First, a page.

Al-Aqsa Intifada Martyrs’ Group, Al-Aqsa Brigades, Martyrs of al-Aqsa group, Al-Aqsa Martyrs Battalion, Armed Militias of the Al-Aqsa Martyr Battalions.
AAMB is primarily located in the West Bank and Gaza Strip. The group also has members in Palestinian refugee camps in Lebanon.
AAMB acts has decentralized autonomous cells with a common ideological loyalty to the Palestinian Authority (PA) President Yassir Arafat until his death in 2004. Due to this, intelligence about leadership has been difficult to acquire. There is no unifying leadership which has made identification of senior individuals difficult, many AAMB cells suspended activity under the unilateral Palestinian cease-fire agreement. Others did not, this has highlighted the lack of central leadership or control over the autonomous cells.
The group’s membership consists of localized, autonomous cells of Palestinian militants loyal to the Fatah movement. Due to the decentralized nature of this group, it is unknown how many members or cells exist.
Estimates have been made that the group has a few hundred members, but this is unsubstantiated.
In a similar fashion to its membership, since the group is decentralized, there funding is relatively ambiguous. Analysts believe that funding is mostly delivered from Iran through Hezbollah facilitators.
Iran is thought to exploit AAMB’s lack of resources and decentralized leadership structure to ‘guide’ the organization. The belief is that this guidance is provided in support to various Al-Aqsa cells anti-Israeli agenda.
AAMB emerged during the 2000 Palestinian Al-Aqsa Intifada, where the group split from the Fatah party to attack Israeli targets with the aim of forcing Israel from the West Bank and Gaza Strip.
AAMB’s name is in reference to the Al-Aqsa Mosque located atop the contested Jerusalem holy site known as Noble Sanctuary or Temple Mount. The individual militias themselves are named often for recently killed Palestinian militants.
January 2002: suicide attack in Jerusalem by a female terrorist. (1 killed, 40 wounded)
March 2002: sniper attack on an Israeli army checkpoint in the West Bank in which the gunman methodically targeted Israeli soldiers. (10 killed)
March 2002: suicide bombing in a Jerusalem café. (11 killed, 50 wounded)
March 2002: suicide bombing in Jerusalem. (3 killed)
April 2002: suicide bombing at a marketplace in Jerusalem. (6 killed, 104 wounded)
November 2002: shooting spree at a kibbutz in northern Israel. (5 killed, 7 wounded)
January 2003: pair of suicide bombings in downtown Tel Aviv. (23 killed, ~100 wounded)
January 2004: attack on a bus in Rehavia, Jerusalem. (11 killed)
March 2004: suicide bombing at a checkpoint at the Port of Ashdod. (10 killed)
October 2005: suicide attack at the Gush Etzion junction. (3 killed, 3 wounded)
January 2007: suicide bombing in Eilat. (3 killed)
January 2008: AAMB joined with Hamas and the Palestinian Islamic Jihad to shoot rockets into Israel from Gaza.
This groups ideological roots are in their allegiance to the Fatah. It is important to note that this group is not an Islamist movement, their basis for action is in the creation of an independent Palestinian state.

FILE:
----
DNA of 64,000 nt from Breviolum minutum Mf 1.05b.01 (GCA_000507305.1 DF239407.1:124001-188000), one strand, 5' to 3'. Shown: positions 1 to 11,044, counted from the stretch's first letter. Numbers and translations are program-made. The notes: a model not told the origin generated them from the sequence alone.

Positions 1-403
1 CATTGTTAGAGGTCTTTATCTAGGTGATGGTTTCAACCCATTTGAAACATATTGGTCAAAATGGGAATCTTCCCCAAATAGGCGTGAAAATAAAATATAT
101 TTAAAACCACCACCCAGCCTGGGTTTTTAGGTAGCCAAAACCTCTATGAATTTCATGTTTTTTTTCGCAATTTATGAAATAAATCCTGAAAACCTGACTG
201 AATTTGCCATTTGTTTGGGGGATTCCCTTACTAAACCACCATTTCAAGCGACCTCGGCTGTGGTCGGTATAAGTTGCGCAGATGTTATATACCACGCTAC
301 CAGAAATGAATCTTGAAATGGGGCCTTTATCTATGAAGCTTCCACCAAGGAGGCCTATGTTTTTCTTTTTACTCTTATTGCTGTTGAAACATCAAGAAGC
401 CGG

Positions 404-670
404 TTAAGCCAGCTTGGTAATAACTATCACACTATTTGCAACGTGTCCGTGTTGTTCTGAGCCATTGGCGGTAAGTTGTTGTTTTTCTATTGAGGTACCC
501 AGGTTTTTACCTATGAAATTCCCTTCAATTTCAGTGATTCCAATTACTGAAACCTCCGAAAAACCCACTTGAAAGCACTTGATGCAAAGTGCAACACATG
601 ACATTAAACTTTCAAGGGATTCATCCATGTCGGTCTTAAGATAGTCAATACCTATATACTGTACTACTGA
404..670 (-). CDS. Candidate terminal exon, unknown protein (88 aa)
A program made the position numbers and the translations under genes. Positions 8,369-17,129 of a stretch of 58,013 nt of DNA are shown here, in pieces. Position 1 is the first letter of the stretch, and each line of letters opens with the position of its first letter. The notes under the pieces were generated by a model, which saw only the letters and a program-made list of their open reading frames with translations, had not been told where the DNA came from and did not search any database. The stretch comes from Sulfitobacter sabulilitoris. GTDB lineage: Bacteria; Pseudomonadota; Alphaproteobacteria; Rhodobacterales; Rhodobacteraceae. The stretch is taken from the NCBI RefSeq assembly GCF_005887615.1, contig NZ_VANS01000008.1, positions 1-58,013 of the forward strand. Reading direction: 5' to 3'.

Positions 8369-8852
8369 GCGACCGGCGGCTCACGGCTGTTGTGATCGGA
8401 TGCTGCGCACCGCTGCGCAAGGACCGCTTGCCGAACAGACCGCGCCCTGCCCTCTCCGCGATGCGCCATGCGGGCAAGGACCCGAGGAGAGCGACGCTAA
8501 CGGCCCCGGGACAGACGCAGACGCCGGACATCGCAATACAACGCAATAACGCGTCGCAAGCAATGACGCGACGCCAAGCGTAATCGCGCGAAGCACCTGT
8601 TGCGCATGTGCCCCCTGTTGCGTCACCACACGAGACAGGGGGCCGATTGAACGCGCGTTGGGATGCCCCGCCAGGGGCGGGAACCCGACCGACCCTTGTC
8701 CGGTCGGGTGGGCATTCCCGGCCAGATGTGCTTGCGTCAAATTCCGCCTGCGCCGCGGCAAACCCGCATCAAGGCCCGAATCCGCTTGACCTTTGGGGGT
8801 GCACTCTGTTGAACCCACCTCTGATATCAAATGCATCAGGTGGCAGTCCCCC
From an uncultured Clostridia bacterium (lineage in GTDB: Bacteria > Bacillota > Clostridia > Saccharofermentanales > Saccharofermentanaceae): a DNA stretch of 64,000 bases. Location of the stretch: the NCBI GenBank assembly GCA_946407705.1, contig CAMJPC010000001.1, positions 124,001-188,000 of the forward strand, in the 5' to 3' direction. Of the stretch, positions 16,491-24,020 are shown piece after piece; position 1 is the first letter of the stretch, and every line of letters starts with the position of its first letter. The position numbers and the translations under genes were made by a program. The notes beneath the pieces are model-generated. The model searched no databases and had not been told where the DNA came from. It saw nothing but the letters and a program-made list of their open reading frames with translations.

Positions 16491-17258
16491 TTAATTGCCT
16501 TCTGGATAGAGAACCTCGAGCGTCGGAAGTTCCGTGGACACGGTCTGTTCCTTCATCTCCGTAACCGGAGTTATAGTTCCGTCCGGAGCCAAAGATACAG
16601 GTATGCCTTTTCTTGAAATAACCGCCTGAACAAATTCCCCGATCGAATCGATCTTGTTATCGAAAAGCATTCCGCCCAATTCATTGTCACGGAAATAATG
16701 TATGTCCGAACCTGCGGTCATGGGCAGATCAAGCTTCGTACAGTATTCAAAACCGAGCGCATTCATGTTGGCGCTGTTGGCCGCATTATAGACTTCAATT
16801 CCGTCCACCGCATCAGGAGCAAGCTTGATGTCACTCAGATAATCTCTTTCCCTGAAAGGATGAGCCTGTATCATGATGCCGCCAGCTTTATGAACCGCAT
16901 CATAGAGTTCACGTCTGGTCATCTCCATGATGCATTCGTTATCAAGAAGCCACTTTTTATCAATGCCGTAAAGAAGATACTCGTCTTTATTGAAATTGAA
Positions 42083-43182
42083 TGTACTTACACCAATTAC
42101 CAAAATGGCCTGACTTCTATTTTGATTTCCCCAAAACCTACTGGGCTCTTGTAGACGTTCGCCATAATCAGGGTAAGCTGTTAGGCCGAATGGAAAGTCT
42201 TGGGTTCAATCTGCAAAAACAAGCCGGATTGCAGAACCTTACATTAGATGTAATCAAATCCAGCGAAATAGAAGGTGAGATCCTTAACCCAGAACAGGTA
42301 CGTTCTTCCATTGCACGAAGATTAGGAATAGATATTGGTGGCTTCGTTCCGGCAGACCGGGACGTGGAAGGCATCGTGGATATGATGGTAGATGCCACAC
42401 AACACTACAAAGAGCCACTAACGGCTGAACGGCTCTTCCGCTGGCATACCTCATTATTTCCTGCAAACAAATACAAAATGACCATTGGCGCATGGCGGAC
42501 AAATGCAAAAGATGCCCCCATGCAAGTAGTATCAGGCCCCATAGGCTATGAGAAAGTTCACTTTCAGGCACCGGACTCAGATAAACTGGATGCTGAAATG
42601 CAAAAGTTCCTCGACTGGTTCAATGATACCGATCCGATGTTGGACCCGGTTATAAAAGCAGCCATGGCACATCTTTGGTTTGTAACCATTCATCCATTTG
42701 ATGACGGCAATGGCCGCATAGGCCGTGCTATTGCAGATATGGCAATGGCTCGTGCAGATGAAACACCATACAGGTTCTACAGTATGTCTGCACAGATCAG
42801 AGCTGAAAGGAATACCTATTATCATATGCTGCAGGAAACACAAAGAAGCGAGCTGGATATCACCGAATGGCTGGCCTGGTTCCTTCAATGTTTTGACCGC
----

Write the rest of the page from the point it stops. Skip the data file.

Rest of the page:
The group acts in similar ways to Islamic fundamentalist terror groups, the use of suicide bombings for example, however, the group’s ideology is rooted in Palestinian nationalism and not global jihad.
AAMB’s goal is the creation of Palestinian autonomous states. It carries out various types of attacks on Israeli targets in order to drive them from the West Bank and Gaza Strip and establish a Palestinian state loyal to the Fatah.
AAMB primarily uses small arms attacks and explosive devices. Originally these were targeted against Israeli military personnel however in 2002 they began to increasingly target civilians in the West Bank, Gaza Strip and inside of Israel itself. The group has been known to use suicide bombers, sniper attacks on checkpoints, as well as firing rockets from Palestinian controlled territories into Israel. AAMB has claimed to have fired more than 500 rockets and missiles into Israel during Operation Pillar of Defense.
After June 2007, HAMAS’ control over Gaza Strip allowed for AAMB to intensity its rocket attacks against Israel. This was until 2009 when HAMAS increased efforts to maintain a ceasefire. Since then, the group has largely splintered with some groups becoming inactive under the ceasefire and some continuing to carry out anti-Israeli violence.
THE MACKENZIE INSTITUTE
Profile Last Updated: 11/15/2015
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- “Al-Aqsa Martyrs Brigade.” Terrorist Groups. The National Counterterrorism Center. Accessed November 19, 2015.
- “Al-Aqsa Martyr’s Brigade.” Military. Global Security. Last Modified November 7, 2011. Accessed November 19, 2015.
- Fletcher, Holly. “Al-Aqsa Martyrs Brigade.” Council on Foreign Relations. Last Modified April 2, 2008. Accessed November 19, 2015.
- “Attack Type-Al Aqsa Martyrs Brigage.” Global Terrorism Database. Accessed November 19, 2015.